A WEST Cornwall developer has hit out at councillors, council officers and Nimby residents who he says are blocking the development of vital affordable homes while young families go homeless.
Two weeks ago The Cornishman revealed just 14 affordable houses had been built in Penzance since 2009 with nearly 1,400 people waiting for a home.
Although St Ives claims a better record – with mayor Colin Nicholls estimating 200 affordable homes built in the past six years – it still has 648 people waiting for housing, while Hayle has 621.
Developer Barry Lewis, who has spent nearly 30 years in social housing, building affordable housing projects in St Ives, Mullion and Bodmin, has claimed the shortage is totally unnecessary.
He claims pension funds have pledged to back him to build as many affordable houses as Cornwall needs.
But he said a combination of council lethargy, councillors who are "focused only on getting re-elected", and home owners who strive to block any development to safeguard their own property values, are blocking most developments.
His claim comes just days after a development of 21 homes – including 13 affordable homes – on private land behind Tyringham Row in Lelant was refused after vocal local protests.
Mr Lewis said: "The scheme at Lelant is probably a good example. The people who live there don't want new people living there. But without affordable housing young people never have places to go."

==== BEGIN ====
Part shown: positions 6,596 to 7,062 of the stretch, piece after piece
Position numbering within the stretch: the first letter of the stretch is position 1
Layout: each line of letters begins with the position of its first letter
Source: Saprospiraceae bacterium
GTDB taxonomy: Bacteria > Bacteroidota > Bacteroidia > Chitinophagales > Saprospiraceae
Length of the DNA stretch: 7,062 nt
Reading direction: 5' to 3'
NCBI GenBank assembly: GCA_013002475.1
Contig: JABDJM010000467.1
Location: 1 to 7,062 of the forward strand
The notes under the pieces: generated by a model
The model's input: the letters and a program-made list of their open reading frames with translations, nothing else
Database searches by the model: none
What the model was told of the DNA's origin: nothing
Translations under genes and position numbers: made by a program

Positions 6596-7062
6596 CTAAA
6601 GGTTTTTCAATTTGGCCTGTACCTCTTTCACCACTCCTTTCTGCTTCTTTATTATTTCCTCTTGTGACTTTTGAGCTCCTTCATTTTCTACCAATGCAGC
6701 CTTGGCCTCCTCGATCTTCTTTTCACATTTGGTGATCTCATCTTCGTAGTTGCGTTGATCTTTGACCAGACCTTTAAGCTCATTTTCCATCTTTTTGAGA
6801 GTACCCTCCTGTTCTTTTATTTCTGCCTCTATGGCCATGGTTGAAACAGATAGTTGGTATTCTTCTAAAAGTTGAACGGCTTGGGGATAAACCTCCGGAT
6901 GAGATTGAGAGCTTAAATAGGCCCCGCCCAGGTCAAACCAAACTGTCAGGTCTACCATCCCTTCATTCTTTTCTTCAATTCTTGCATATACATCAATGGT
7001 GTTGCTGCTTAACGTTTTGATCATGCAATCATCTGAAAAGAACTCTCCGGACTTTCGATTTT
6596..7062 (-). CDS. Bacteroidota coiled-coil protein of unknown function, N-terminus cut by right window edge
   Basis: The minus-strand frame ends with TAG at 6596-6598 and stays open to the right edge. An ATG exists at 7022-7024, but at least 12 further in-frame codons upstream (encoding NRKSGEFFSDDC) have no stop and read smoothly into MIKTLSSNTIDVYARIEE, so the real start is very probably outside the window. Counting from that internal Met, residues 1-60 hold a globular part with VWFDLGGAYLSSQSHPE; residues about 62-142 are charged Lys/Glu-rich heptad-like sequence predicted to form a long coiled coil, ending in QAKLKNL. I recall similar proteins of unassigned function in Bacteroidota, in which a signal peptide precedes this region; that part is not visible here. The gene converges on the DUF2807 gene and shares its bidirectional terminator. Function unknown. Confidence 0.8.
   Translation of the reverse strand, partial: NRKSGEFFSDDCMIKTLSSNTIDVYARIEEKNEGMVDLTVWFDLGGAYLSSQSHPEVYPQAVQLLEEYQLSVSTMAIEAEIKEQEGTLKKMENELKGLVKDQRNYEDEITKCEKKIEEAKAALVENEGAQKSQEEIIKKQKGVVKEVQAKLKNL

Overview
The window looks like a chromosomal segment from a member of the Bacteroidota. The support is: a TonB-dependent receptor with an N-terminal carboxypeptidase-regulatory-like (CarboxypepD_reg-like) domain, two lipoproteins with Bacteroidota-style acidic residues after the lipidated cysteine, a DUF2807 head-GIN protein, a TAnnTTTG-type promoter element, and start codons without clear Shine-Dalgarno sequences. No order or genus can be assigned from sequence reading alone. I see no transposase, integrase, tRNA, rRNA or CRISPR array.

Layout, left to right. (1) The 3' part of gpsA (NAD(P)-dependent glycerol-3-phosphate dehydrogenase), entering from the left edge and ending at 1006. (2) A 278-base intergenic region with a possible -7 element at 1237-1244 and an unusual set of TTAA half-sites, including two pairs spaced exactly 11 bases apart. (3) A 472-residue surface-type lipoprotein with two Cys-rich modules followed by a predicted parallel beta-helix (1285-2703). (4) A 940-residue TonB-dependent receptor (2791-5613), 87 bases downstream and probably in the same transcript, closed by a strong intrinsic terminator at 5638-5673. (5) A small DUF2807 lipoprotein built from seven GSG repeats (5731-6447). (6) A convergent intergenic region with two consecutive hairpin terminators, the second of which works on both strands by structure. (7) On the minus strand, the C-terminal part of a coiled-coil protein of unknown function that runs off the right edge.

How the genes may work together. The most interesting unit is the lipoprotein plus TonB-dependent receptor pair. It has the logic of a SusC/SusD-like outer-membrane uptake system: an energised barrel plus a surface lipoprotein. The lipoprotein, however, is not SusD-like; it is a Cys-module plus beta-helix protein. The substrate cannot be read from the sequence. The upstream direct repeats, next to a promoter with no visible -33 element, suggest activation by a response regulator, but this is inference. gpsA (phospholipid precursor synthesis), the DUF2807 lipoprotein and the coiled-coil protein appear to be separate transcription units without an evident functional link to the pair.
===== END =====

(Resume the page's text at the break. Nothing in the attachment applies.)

Mr Lewis said the biggest single issue is the cost of planning applications and consultations before affordable housing development can even start.
He said: "Developers are expected to pick up all the costs without any help from councils."
Mr Lewis said his company, Housing Matters, could build homes to let at £100 per week if he could build them.
Mr Lewis, 75, who describes himself as a social entrepreneur, wants councils to waive planning application costs on affordable housing developments to prove their commitment to housing local people.
Last week Councillor Nicholls opened a new scheme of 27 affordable homes in St Ives built by housing association Coastline Housing.
But a spokesperson for the not-for-profit association acknowledged: "The challenge faced by Coastline is enormous.
"At 13 times average earnings in many areas of Cornwall, high house price rises have excluded many people from owning their own home. Thousands of families have registered for affordable rented housing in the county and many more are known to be in need."
A Cornwall Council spokesperson said the authority was committed to investing more than £50 million in new homes in Cornwall.
It said 741 affordable homes were built in 2012-13 with another 432 granted planning permission.
Cornwall Council Cabinet member for homes and communities Geoff Brown said: "As a council we are committed to delivering affordable homes for local families through a range of options including new build, bringing empty homes back into use and assisting people to help them secure mortgage loans.
"While there is a financial cost to almost all planning applications, the council is happy to work with developers to assist them in securing funding to deliver affordable homes whenever possible. It is also worth noting that a number of private developers in more rural locations have successfully delivered new builds with as much as 70 per cent affordable homes.
"We will try to best match housing needs with delivery on a local basis."